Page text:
Are cliques inherently bad?

In his blog post, Give Every Teen a Voice on More than Dodgeball, Chris Wesley said, “I have mixed feelings when it comes to student leadership groups within your student ministry. While it’s important to create leaders, to group them risks creating a click within the ministry.”

As someone who's actually a big fan of formal student leadership teams, I'll admit this statement rubbed me the wrong way. On the one hand, I get where Chris is coming from. Without discipleship and guidance from a trusted adult leader, leadership teams can quickly go awry, becoming problematic when they're given too much power or when they misuse their power at the expense of others.

The problem with this logic, however, is that cliques exist everywhere there are large groups of teens connecting over shared experiences, interests, and passions. Teens form groups. That's a reality. And if we, as youth workers, fear that grouping teens together will create cliques, rather than just eliminate student leadership teams, let's also eliminate small group ministry of any kind.

I mean, let's be honest. If anything is going to spawn cliques, it's those pesky small groups in which we invite teens to share, deeply and honestly, about the reality of their lives so that they can truly know and care for one another.

In the church, we call this “authentic community”; The rest of the world calls this cliques. While these small group cliques don't always function the way we want them to, when they do, it's a beautiful thing.

So maybe small groups and student leadership teams do produce cliques, but maybe, just maybe, that's not a bad thing. Maybe not all cliques are inherently bad.

This doesn't mean, however, that all cliques are good. Some cliques can certainly be harmful to teens, their self-esteem, and their ability to fit in. These are the cliques that we, as youth workers, must constantly fight against in our ministries if we truly want all teens to feel welcomed, not just into our ministries, but into the greater church and our family of faith.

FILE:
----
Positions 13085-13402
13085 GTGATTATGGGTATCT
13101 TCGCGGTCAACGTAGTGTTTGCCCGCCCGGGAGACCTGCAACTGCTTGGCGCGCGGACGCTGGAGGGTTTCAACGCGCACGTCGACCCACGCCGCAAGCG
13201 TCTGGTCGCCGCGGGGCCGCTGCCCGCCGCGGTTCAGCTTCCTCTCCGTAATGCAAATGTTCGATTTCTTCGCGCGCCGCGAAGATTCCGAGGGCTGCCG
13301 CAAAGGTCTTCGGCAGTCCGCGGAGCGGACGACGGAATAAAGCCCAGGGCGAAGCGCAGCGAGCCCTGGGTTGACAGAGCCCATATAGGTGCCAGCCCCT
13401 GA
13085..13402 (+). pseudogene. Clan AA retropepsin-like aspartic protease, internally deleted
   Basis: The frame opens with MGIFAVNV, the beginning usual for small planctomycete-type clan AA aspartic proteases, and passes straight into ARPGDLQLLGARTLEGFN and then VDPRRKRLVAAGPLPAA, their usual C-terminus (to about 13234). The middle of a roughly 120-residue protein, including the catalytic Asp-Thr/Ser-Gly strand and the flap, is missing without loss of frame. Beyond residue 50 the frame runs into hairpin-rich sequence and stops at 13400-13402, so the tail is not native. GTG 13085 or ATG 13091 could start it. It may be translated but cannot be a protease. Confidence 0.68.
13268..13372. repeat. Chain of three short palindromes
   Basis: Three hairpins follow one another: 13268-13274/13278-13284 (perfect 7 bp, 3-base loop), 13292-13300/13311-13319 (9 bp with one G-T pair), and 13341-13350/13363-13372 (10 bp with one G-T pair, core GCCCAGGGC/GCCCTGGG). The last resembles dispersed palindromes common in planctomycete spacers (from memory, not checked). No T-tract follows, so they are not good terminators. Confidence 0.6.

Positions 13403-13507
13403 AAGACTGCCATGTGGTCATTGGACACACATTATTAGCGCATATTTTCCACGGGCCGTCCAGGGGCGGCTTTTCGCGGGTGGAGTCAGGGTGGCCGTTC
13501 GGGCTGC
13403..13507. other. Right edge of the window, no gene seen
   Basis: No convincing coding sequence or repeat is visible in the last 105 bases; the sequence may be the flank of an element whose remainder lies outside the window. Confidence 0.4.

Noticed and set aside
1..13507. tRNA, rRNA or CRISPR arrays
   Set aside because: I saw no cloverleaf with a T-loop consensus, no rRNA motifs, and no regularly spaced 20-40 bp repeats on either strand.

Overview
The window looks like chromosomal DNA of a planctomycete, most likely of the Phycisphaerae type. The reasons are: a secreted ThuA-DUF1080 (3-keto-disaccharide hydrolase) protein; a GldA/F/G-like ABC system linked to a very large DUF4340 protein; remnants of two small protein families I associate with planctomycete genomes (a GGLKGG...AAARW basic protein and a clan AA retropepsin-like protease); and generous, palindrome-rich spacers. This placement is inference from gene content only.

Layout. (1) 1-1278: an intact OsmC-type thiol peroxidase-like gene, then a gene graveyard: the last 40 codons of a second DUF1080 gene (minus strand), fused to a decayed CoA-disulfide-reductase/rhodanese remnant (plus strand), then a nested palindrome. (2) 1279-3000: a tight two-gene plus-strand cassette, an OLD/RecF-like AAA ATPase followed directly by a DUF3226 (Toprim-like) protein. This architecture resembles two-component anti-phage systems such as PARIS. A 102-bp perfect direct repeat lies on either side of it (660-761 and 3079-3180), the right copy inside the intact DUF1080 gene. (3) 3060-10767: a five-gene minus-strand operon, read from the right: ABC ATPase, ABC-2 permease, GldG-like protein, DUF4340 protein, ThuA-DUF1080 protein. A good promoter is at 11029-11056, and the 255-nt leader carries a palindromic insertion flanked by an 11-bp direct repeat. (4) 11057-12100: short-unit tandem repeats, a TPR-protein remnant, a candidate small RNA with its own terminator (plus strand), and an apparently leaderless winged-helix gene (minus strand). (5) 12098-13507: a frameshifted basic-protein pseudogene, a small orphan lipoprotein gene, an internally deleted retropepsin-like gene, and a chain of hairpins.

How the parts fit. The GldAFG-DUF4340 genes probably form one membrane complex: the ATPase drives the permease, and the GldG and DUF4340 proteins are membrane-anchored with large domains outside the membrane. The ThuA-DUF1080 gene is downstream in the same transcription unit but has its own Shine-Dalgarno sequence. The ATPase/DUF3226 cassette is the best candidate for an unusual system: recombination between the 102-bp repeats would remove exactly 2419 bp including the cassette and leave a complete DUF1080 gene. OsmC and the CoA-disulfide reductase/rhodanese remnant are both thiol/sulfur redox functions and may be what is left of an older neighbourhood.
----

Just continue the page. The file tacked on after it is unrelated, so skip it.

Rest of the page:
What I have found in my experience is that far from becoming this kind of destructive clique, when led well, student leadership teams can actually be the best tool we youth workers have for combating cliques. Through discipleship, student leaders can truly be taught and empowered to set the tone for our ministries.

In my ministry, I tell student leaders that while our discussions are certainly important, they are the reason other teens come to our ministry. If they're welcoming and inviting, teens will return; If they aren't, they won't.

Sure, this is a big responsibility to place on student leaders but isn't leadership supposed to be a big responsibility?

Time and time again, rather than shy away from the weight of this responsibility, I've seen student leaders embrace it. Rather than spend time with the people they already know well, they know that when they walk through the doors of our youth room for a large group event, their job is to find someone they don't know and get to know them. They know that follow-up with teens isn't just my responsibility, it's theirs, too.

They know this because week after week, as we discuss what it means to be a student leader, we talk about the importance of creating a culture of welcome. They know this is something our ministry values and they understand why. What's more, they've wholeheartedly bought into and embraced this value. This does more than leave teens “feeling empowered, encouraged and valued”; It actually empowers, encourages them, and gives them value because they know that without them, we'd be unable to achieve this culture of welcoming – this value that forms the very essence of who we are as a ministry.

So Chris, while you may well have “mixed feelings when it comes to student leadership groups,” I sure don't. I say, bring it on. Let's form a clique of student leaders who through formal and intentional discipleship and leadership development, learn what it means to be godly, servant leaders who care for others and fight against the cliques that actually do harm our ministry.

Jen Bradbury on Youth Ministry

Jen serves as the Minister of Youth and Family at Atonement Lutheran Church in Barrington, Illinois. A veteran youth worker, Jen holds an MA in Youth Ministry Leadership from Huntington University. Jen is the author of The Jesus Gap: What Teens Actually Believe about Jesus (The Youth Cartel), The Real Jesus (The Youth Cartel), Unleashing the Hidden Potential of Your Student Leaders (Abingdon), and A Mission That Matters (Abingdon). Her writing has also appeared in YouthWorker Journal, Immerse, and The Christian Century. Jen is also the Assistant Director of Arbor Research Group where she has led many national studies. When not doing ministry or research, she and her husband, Doug, and daughter, Hope, can be found traveling and enjoying life together.

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A Mission That Matters: How To Do Short-Term Missions Without Long-Term Harm

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Unleashing the Hidden Potential of your Student Leaders

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The Real Jesus

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The Jesus Gap

What Teens Actually Believe About Jesus

Based on National Research

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